In regard to the point being made by the Minister and by Deputy Wilson and me about what happens in the case of an order before the House, if everybody was to adopt an amendment like this one and change legislation I would envisage a resultant foul-up. I think that is a fair point to make. The Minister has said that perhaps the Director of Public Prosecutions or somebody else should examine this matter.
On the other side of the coin it is important to point out that as the Bill stood and had the Minister not amended it — and I commend him for doing so — he or any of his successors could then come along and change the whole function or purpose of a most important State office. Effectively, orders laid before this House are rarely examined in any great detail. The insertion of the provision for the making of such orders is something which has been followed by the parliamentary draftsman for many years. When it comes to the point of there being restrictions in regard to proposed legislation, the parliamentary draftsman must then deal with the powers of the Minister. To put it nicely, for administrative reasons it can be of benefit to a Minister to be able to do a number of things under a statutory instrument or order.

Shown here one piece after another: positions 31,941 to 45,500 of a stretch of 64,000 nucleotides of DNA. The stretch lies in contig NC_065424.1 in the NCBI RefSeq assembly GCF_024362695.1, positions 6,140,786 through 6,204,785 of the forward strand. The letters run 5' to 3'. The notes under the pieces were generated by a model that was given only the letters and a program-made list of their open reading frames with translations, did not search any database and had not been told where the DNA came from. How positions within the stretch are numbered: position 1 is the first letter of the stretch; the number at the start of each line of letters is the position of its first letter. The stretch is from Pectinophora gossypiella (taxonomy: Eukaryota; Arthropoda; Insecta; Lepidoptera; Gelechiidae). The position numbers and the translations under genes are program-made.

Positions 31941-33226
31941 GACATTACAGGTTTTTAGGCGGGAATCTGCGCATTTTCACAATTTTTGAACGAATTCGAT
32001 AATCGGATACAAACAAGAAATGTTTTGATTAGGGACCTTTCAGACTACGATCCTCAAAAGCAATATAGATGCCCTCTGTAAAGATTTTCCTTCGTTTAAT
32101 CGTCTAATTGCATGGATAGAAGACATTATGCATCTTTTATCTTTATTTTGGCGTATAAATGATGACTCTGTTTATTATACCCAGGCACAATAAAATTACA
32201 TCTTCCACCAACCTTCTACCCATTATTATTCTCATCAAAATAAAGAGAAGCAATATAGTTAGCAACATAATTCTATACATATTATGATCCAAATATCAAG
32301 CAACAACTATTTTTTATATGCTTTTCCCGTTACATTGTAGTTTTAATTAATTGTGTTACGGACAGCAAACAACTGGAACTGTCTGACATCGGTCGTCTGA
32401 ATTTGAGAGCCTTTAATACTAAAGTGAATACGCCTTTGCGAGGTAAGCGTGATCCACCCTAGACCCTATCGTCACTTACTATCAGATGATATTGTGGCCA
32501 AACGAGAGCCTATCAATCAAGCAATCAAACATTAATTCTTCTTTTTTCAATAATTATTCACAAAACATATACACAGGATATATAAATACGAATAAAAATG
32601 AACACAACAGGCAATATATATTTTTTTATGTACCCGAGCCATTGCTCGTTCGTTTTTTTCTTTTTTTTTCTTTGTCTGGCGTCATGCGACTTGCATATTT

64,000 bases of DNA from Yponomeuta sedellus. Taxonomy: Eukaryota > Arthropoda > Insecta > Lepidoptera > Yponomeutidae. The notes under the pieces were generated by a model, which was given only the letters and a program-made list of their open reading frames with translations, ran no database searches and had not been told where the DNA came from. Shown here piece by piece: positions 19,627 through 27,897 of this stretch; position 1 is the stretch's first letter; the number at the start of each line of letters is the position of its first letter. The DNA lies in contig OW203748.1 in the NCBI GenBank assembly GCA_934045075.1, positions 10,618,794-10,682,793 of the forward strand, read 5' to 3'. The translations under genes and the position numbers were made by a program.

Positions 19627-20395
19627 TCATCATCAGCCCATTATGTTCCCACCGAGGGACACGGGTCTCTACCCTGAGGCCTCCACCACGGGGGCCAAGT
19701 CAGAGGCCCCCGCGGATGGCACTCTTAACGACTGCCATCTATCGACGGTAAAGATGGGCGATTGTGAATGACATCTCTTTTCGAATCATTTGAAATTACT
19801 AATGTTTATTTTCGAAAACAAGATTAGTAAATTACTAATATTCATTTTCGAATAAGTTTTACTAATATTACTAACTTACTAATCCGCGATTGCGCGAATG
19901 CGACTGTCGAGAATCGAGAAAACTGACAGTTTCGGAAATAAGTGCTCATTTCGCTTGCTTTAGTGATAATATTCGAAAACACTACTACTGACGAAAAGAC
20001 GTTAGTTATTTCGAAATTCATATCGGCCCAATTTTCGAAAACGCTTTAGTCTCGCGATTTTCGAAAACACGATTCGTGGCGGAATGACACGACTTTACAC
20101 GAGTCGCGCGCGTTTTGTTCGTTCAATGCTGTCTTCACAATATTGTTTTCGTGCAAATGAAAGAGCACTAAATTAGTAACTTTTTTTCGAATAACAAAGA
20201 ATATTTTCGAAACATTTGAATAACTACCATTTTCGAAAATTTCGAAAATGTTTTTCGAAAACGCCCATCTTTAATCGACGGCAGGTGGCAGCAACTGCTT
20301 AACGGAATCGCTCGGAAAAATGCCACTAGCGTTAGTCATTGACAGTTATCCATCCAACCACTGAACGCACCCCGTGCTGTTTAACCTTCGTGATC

I totally agree with the Minister, that that provision should be omitted from as many Bills as possible. When such is done and when an amendment such as this is agreed, then there must be some provision in any Bill to meet the point made by Deputy Wilson. If everything is to be laid before this House and if there were, say, ten or 15 Bills with, say, five or six orders to each, how would they be dealt with? Perhaps the Whips could decide which ones should be debated and have them passed through the House within an hour on a Thursday evening. Let the Whips nod them through but allowing that, if a Minister or spokesman wants to say something, he can do so. It would be much more democratic and meaningful to the House to do it in that fashion rather than having some official in a Department suggesting that it be done by an order about which nobody really hears. We must remember the old tradition of having matters laid before the House for 21 days when, it could be contended, everybody would be aware of them, but this is really a total nonsense.
I would say that the Minister's colleagues are not following his good example. For example, in regard to the Nurses Bill, the Minister for Health, who is to be feared in regard to a number of matters on this side of the House, could come along and change the whole ethical code of the nursing profession, which is similar to what this Minister could do under the provisions of the Bill before the House had he not introduced this amendment.
Might I ask the Minister how many orders he would foresee being made under the provisions of a Bill such as this? I presume we are talking about one or two only at any given time. But, bearing in mind his suggestion of extending this to other Bills, would it be advisable that there be a distinction drawn between what is an order in regard to a major matter, such as an amendment of the remit of the Ombudsman, as against perhaps some other minor orders, or does such not arise?